Through new scholarly publications and online projects, community members highlight the accomplishments of the Digital GC. Meet some of these faculty, students, and staff, and learn about their affiliated research.
Stephen Brier, the co-director of the New Media Lab (which co-founded in 1999), also serves as the Coordinator of the Interactive Technology and Pedagogy Doctoral Certificate Program at the Graduate Center, CUNY, which he founded in 2002. He is professor in the Urban Education Ph.D. program and serves as the college’s Senior Academic Technology Officer.
Brier is a historian of U.S. social, labor and education history, with a particular interest in issues of race, class and ethnicity. He received his Ph.D. in U.S. History from UCLA. He co-founded the American Social History Project in 1981 with the late Herbert Gutman and served as its executive director until 1998. He co-authored, co-created, co-produced and/or edited the Project’s Who Built America? multimedia curriculum.
Brier has published a number of scholarly articles and reviews on the impact of new technology on teaching and learning, several of which are available online:
Review (with Roy Rosenzweig) of David Noble, Digital Diploma Mills: The Automation of Higher Education (Monthly Review Press, 2002), The Nation, April 22, 2002, 29-32.
Review, Digital Humanities Pedagogy, Brett D. Hirsch, ed., Open Book Publishers, 2012 in Literary and Linguistic Computing: The Journal of Digital Scholarship in the Humanities 2013; doi: 10.1093/llc/fqt042 Available online at: (http://llc.oxfordjournals.org/cgi/content/full/fqt042?ijkey=I6KhPeE5XRnkt07&keytype=ref ).
Article, “’Where’s the Pedagogy?’ The Role of Teaching and Learning in the Digital Humanities,” Debates in the Digital Humanities (M.K. Gold, ed.), University of Minnesota Press (2012). Available in an interactive, open-access version at: http://dhdebates.gc.cuny.edu/debates/text/8
Brier is co-author (with Michael Fabricant) of Austerity Blues: Fighting for the Soul of Public Higher Education, forthcoming from John Hopkins Univ. Press in Fall 2016.
Patricia Clough is Professor of Sociology, Women’s Studies, and Intercultural Studies at Queens College and the Graduate School of the City University of New York. Her books include Autoaffection (2000), Feminist Thought (1995) and The End(s) of Ethnography (1992, revised 1998).
Jessie Daniels is a professor of Urban Public Health at Hunter College and the Graduate School of the City University of New York. Her research is centrally concerned with the broad question of how media technologies ameliorate or exacerbate social inequality, particularly along lines of race, class, gender and sexuality? More specifically, how do social movements deploy technologies of media to further their goals? And, how do these impact health?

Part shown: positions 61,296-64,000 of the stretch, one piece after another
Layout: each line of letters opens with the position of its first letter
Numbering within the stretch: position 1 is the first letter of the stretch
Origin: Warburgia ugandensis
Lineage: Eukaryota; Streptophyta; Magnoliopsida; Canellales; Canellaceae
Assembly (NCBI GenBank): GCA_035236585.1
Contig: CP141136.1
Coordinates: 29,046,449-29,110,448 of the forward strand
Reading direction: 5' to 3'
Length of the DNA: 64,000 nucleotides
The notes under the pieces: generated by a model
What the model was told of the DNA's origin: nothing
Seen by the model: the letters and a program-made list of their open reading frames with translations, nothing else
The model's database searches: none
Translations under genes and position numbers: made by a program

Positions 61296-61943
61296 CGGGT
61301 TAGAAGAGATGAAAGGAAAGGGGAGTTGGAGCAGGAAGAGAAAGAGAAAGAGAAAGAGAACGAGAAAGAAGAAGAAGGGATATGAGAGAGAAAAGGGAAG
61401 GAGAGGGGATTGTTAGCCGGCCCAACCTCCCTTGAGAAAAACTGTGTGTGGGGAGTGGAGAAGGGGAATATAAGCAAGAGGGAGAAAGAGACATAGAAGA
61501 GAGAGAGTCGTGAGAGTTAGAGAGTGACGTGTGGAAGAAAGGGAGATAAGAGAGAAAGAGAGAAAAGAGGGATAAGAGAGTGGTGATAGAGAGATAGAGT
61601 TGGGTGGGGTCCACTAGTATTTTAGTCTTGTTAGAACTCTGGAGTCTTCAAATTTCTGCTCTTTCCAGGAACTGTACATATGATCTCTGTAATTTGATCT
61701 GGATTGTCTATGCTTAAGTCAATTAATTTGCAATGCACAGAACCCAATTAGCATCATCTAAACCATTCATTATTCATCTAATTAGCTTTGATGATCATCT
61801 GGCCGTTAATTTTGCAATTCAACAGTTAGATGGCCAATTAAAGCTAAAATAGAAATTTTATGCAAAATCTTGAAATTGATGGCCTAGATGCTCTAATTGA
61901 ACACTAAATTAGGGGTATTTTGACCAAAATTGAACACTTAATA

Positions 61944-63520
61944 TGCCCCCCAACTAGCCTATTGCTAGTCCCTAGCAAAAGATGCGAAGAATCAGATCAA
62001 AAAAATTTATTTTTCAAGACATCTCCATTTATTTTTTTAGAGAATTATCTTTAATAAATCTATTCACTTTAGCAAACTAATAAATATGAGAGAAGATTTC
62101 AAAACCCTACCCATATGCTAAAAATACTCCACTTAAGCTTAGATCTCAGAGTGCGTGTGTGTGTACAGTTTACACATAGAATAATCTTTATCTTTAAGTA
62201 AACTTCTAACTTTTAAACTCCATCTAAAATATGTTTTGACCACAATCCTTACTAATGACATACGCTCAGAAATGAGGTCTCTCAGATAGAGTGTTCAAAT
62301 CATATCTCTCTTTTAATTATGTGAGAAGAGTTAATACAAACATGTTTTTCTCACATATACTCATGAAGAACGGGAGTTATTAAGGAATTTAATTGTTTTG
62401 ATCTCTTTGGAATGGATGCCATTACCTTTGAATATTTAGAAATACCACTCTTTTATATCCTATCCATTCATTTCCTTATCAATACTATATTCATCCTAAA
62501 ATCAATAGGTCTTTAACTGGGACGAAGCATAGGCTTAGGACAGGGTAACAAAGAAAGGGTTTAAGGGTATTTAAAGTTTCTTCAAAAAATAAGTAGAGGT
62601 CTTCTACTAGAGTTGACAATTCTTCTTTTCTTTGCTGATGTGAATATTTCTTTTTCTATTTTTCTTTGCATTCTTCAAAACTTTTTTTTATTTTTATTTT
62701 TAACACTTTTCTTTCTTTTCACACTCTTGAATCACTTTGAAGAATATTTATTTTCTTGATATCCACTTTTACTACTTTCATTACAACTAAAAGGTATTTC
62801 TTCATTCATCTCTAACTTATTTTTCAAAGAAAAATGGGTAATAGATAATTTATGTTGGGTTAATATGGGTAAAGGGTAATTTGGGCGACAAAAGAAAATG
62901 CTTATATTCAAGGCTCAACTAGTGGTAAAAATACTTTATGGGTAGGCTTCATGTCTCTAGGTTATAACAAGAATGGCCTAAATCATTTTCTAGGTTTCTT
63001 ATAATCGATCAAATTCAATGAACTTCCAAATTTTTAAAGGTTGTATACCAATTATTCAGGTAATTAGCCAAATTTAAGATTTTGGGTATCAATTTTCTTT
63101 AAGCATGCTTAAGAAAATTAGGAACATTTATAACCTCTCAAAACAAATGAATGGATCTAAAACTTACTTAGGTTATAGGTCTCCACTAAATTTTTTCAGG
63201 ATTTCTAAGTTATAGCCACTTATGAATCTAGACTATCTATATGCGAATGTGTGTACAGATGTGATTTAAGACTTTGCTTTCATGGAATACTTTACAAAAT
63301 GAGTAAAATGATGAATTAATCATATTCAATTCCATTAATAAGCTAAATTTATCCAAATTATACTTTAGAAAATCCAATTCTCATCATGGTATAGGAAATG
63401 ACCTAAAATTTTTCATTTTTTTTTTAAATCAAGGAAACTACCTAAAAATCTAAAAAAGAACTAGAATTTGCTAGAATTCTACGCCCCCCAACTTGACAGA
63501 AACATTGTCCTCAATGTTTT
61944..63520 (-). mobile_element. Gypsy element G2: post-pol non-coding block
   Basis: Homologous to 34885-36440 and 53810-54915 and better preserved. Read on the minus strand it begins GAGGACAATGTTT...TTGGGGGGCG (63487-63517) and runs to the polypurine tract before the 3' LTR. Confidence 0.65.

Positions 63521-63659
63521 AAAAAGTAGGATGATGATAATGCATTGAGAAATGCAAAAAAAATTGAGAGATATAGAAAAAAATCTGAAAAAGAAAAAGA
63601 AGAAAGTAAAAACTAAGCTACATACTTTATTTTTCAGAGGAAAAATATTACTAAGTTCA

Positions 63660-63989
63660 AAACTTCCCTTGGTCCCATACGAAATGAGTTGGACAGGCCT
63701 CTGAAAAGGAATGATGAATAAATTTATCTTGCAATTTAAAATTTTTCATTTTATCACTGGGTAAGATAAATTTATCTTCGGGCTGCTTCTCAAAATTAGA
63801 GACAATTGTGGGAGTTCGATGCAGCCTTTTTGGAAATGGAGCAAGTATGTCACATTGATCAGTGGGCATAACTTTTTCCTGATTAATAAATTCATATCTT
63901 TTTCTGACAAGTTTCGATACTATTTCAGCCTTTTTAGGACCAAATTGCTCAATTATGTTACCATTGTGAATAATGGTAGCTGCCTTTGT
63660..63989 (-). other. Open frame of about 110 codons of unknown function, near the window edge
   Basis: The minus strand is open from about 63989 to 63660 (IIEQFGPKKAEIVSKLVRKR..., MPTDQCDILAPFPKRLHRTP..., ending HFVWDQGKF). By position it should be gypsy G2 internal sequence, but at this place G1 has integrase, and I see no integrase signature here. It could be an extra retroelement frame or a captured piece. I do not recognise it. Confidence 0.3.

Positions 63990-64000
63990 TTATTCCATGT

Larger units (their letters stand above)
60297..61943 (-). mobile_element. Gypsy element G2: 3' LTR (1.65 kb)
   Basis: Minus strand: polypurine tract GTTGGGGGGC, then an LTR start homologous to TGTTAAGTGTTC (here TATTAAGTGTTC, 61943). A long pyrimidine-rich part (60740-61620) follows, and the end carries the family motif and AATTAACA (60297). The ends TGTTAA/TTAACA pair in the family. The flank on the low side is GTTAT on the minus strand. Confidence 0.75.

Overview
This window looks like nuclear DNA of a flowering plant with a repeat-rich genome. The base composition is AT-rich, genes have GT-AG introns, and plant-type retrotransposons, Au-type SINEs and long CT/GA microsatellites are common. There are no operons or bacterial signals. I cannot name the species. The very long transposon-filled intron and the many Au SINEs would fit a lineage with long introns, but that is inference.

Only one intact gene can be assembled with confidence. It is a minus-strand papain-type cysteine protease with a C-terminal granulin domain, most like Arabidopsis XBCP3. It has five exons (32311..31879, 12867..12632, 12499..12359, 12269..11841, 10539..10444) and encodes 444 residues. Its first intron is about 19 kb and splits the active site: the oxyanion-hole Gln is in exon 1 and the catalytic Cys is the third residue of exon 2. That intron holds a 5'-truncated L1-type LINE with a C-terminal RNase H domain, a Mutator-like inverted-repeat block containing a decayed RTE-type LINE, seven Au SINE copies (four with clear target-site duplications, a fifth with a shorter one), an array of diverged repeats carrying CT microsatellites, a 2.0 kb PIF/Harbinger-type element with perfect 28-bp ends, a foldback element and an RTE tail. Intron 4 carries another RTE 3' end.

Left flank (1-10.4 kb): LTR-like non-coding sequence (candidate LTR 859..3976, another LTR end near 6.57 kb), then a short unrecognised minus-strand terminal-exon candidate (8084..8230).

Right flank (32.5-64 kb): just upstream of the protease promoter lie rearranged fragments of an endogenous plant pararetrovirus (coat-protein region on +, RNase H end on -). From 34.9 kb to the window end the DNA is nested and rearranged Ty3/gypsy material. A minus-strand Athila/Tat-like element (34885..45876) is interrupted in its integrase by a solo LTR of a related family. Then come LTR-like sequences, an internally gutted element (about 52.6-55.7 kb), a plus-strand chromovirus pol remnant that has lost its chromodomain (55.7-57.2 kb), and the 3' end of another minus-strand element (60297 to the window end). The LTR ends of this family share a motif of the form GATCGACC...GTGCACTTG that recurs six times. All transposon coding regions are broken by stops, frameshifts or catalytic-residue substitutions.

Her work about race, gender, sexuality and new media has appeared in the journals New Media & Society, Women’s Studies Quarterly, Theory in Action, American Journal of Public Health, and Health Promotion and Practice. In 2011, a paper she wrote about race, incarceration and masculinity won the Sarah Mazelis Paper of the Year Award given by the Society of Public Health Education. Her most recent book, Cyber Racism (Rowman & Littlefield, 2009) is widely used in college classrooms. Her next book, Google Bombs, Cloaked Sites and Astroturf: Propaganda in the Digital Era is forthcoming from Routledge.
Cathy N. Davidson
Cathy N. Davidson, a distinguished scholar of the history of technology and appointed in 2011 to the National Council on the Humanities by President Obama, is a leading innovator of new ideas and methods for learning and professional development–in school, in the workplace, and in everyday life. She is a frequent speaker and consultant on institutional change at universities, corporations, non-profits and other organizations, and writes for the Harvard Business Review, Wall Street Journal, Fast Company, The Chronicle of Higher Education, The Washington Post, Times Higher Ed, as well as many other academic and trade publications in the U.S. and abroad.
Davidson moved to the Graduate Center, The City University of New York, on July 1, 2014. She holds the position of Distinguished Professor and Director of The Futures Initiative, a new program designed to train the next generation of college professors and catalyze and draw upon the abundant energies and ideas of CUNY faculty and students for innovative leadership in higher education. Areas of interest include academic collaboration, new modes of publishing and communication, innovative and engaged teaching, peer-to-peer learning, virtual and distance collaboration, and other ways of rethinking across the traditional boundaries of higher education for the world we live in now. The Futures Initiative champions public re-investment in higher education as a social good that contributes to a more just, equitable society.